Community group calls for police officers to be removed from Winnipeg schools
City council and school divisions look to renew 3-year agreement with police service
A community group in Winnipeg is calling on school divisions to remove police officers from public schools in the city.
Police-Free Schools, which says it's made up of a dozen community members, students, parents, educators and teachers, recently launched a campaign calling on people to submit their stories and experiences with police officers in schools, known as school resource officers (SROs).
"We believe that police in schools are actively criminalizing marginalized students and are part of the school to prison pipeline that grows the carceral system," said one of the organizers, Cam Scott.
The group believes that having police officers in schools escalates incidents into the criminal justice system that would otherwise be classified as youthful misbehaviour.
Bonnie Emerson, inspector at the Winnipeg Police Service's community support division, said the intent of the program is not to marginalize youth, but to keep them in school.
"Just by the very nature of the SROs in the schools, we're able to divert them out of the justice system. This is about positive outcomes for the students and their families, the social determinants of health," Emerson said at a press conference on Thursday afternoon.
"We know that if we can keep them out of our justice system...keep them in school, it's going to have a positive effect for everybody and that's what we want," she said.
Scott said the money spent on paying SROs can be better spent on other resources, such as counsellors and support workers.
"Administrators often describe the SRO in positive terms, as though they were an extra support worker, but … why not hire someone who's trained to fill this role and someone who doesn't have a gun?" he said.
Since the group launched its campaign on Thursday, its members have received 15 stories that they say raise concerns about the behaviours and roles of school resource officers.
Scott said they include witness accounts of violence acted on students, such as an instance when a student was handcuffed and thrown on the hood of a car.
"Some of the stories are very direct escalations, which are very disturbing to read," Scott said.
Most of the other stories came from teachers' observations on the unseen impact of policing, he said. The teachers who shared their stories wanted to remain anonymous, because they feared repercussions from their employers, he said.
The group was inspired by school boards in Edmonton, Vancouver and Toronto, some of which have voted to end or re-evaluate the school resource officer program, Scott said.
On July 23, Winnipeg's executive policy committee brought forward a motion to renew an agreement with the Winnipeg Police Service and school divisions to deploy school resource officers for three more years.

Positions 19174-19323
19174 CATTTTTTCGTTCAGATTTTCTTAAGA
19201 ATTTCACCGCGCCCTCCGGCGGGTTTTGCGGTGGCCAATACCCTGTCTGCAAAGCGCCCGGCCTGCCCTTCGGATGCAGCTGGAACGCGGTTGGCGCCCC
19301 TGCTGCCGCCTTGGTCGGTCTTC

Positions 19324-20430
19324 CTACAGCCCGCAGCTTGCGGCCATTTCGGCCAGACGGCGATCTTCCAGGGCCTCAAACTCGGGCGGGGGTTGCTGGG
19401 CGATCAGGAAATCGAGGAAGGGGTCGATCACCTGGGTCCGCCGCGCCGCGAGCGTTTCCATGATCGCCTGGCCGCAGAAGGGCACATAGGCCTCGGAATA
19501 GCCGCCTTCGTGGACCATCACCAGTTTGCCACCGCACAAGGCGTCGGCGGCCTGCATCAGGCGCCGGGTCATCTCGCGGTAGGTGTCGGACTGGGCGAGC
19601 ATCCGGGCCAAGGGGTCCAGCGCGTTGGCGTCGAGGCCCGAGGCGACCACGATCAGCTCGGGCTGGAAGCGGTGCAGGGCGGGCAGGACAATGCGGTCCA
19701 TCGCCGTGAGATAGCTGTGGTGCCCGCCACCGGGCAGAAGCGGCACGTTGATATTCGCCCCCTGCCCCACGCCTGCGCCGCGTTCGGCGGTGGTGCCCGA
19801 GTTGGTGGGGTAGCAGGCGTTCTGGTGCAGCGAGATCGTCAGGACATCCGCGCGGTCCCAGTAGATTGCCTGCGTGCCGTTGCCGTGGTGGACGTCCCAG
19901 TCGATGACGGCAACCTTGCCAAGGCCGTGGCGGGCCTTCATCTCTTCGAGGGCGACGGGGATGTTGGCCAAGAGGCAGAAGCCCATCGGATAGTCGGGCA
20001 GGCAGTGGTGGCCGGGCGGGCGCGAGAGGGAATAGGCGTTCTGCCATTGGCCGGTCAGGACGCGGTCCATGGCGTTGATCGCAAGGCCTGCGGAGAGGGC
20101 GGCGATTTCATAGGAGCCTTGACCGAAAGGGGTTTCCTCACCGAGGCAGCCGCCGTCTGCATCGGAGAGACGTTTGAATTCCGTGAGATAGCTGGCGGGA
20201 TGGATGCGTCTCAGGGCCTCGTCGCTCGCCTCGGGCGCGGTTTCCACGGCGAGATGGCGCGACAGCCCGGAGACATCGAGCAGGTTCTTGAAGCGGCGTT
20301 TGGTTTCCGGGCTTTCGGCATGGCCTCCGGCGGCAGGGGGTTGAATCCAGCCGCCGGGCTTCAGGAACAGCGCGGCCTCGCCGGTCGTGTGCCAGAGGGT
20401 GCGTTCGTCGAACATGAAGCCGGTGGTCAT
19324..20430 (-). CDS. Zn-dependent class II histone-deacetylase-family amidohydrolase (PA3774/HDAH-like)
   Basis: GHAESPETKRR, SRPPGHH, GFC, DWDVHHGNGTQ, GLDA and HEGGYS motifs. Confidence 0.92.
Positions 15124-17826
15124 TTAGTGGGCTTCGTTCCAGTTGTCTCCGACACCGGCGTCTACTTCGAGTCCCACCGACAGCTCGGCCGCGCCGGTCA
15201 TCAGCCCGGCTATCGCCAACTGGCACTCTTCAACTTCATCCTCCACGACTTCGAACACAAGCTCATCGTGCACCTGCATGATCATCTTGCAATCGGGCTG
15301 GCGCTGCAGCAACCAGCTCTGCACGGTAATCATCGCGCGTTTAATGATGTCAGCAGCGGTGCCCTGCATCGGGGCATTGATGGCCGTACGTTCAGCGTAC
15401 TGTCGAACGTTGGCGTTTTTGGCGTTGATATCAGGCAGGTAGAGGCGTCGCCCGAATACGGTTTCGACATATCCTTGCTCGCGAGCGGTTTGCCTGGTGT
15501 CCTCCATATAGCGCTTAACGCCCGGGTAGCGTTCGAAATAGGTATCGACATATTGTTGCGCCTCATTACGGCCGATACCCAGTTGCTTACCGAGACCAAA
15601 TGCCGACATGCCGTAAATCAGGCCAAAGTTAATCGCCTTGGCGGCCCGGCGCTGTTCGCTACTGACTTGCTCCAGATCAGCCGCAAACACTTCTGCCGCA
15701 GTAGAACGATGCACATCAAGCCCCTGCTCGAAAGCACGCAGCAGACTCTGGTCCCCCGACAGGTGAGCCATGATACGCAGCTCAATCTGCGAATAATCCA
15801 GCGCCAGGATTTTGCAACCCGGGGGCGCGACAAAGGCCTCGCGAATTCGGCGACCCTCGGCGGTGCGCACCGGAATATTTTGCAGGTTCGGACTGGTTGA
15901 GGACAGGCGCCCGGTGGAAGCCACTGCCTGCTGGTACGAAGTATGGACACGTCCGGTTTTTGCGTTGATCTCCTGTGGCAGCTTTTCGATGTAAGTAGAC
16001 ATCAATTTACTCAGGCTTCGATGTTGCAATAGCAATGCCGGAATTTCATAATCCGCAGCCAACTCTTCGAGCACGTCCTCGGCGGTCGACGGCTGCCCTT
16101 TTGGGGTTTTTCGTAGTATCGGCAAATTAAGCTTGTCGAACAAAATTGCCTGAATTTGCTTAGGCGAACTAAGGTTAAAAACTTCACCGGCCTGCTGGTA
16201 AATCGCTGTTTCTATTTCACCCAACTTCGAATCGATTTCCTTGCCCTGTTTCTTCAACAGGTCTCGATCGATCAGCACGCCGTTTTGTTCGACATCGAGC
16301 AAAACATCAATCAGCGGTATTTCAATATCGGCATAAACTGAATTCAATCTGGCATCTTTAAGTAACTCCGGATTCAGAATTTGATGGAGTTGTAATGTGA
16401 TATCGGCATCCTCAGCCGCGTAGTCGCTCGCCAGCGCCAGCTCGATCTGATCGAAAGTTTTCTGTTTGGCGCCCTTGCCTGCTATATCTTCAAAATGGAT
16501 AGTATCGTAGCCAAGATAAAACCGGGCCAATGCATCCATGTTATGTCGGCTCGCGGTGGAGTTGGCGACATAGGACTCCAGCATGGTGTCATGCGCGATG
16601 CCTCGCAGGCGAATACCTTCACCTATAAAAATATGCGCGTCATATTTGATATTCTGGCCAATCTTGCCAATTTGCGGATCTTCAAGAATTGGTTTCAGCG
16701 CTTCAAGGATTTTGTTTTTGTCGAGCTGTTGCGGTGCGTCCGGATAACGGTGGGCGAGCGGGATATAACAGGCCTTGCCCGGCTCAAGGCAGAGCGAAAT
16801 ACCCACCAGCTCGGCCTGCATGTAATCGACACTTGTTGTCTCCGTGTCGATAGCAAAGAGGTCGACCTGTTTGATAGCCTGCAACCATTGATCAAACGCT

An administrative report presented to city council says 19 officers will continue to be work Sept. 1, 2020, to June 30, 2023, at six school districts: Louis Riel, Pembina Trails, River East Transcona, St. James-Assiniboia, Seven Oaks and Winnipeg.
The report also outlines the total cost of the SRO program: $1.3 million this year and $2.6 million in 2021. The officers' salaries are funded by the province and school divisions, while the Winnipeg Police Service is responsible for in-kind contributions such as cruiser cars, gas, insurance, uniforms, supervision and training.
City council is expected to vote on the motion on Sept. 30, but Brian O'Leary, superintendent of the Seven Oaks School Division, said his school division has already renewed the three-year contract for its three SROs and the officers are in the school hallways working.
"Our feedback from schools when we were considering renewal of the contract was that the service was outstanding, that it was making a huge difference and [we heard] nothing but positives," he said.
The school resource officers have had thousands of interactions with students and the community over the past years and they don't deter students from coming to school, O'Leary said.
"We don't see kids staying away from school because there might be a police officer in attendance," he said. "They're not standing at the doorway of every school."
When it comes to SROs being armed, O'Leary said that issue can be re-examined.
"We've never had an incident where officers are drawing their guns," he said. "It hasn't been an issue. Is it something that we should take a look at? Maybe."
Police-Free Schools has sent letters to school board trustees and city councillors, asking them to vote against the three-year renewal of the agreement with Winnipeg Police Service.
"We see this as a public relations and outreach campaign by the Winnipeg police, paid for it in large part by the school budget with no clear benefit to students," Scott said.
"The public schools shouldn't be a tool for police to access marginalized communities that they actively harm."
CBC asked the six school divisions in Winnipeg to provide the number of complaints they've received about police in schools, and how they plan to respond to the letter from Police-Free Schools.
The Winnipeg School Division, Seven Oaks School Division and Louis Riel School Division said they have not received any complaints about school resource officers from parents.
The Winnipeg School Division said it is aware of the letters sent and hadn't had an opportunity to discuss the issue yet. Louis Riel said the issue will be reviewed at a meeting on Oct. 6. Pembina Trails said its board plans to review the issue, but overall, the general response from parents has been positive.
River East Transcona and St. James-Assiniboia school divisions did not respond to CBC by publication time.
Seven Oaks School Division said it will not reconsider terminating the three-year contract with the Winnipeg Police Service that it just renewed.
With files from Jessica Piché